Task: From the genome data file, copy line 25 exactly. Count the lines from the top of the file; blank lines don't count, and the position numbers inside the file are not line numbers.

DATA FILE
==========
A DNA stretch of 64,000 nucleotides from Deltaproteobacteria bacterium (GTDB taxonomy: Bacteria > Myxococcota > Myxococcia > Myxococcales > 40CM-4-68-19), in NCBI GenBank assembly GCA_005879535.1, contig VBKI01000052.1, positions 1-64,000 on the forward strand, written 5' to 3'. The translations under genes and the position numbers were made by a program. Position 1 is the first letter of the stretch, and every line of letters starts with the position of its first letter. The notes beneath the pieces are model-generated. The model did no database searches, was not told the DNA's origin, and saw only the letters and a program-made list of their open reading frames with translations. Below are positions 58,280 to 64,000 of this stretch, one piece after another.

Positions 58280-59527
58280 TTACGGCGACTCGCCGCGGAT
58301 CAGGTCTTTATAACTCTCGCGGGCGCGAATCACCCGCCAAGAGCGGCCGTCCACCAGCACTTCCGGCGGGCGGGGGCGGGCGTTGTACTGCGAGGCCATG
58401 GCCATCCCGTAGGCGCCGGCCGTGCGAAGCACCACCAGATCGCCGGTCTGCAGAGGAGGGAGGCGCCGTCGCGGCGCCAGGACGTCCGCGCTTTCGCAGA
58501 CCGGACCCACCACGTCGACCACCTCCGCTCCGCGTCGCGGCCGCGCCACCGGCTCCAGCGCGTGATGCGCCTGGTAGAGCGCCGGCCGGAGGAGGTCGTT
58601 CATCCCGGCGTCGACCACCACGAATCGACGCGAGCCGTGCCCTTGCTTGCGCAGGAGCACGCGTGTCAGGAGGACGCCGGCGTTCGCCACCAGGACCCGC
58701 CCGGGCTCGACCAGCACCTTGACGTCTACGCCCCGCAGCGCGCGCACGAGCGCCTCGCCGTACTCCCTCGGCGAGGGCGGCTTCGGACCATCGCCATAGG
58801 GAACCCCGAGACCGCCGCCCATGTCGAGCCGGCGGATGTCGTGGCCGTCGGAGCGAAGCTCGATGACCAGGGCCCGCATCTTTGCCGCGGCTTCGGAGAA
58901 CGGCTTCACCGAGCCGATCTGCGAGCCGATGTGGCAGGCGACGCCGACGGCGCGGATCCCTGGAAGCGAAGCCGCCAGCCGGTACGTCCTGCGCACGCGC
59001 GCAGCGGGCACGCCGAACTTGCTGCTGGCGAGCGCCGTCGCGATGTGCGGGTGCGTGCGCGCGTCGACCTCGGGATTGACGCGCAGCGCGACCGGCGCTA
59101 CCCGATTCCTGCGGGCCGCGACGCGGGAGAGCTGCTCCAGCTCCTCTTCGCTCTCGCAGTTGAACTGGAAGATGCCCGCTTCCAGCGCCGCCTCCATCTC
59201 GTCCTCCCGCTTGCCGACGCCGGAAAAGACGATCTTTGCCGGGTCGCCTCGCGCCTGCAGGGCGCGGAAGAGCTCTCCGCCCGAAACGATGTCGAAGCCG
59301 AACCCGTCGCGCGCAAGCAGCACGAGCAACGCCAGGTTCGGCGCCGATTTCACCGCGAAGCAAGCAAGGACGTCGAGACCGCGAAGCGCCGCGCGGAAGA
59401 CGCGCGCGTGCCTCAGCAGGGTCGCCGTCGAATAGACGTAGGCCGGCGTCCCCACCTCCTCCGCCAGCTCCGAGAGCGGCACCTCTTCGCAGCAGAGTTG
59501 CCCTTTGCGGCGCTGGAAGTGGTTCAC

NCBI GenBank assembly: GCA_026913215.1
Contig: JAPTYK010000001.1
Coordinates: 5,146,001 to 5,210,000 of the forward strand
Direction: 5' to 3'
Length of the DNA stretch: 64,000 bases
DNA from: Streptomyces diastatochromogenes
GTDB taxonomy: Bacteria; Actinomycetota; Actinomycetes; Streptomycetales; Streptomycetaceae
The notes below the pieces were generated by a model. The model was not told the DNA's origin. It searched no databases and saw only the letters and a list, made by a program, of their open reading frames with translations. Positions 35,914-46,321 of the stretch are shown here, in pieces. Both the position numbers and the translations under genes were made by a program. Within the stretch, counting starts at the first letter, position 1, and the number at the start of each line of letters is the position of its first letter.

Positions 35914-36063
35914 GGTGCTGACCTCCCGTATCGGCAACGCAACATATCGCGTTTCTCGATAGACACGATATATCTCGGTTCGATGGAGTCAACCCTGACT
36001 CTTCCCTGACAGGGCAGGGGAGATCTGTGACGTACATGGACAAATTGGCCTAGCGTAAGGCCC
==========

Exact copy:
Positions 35914-36063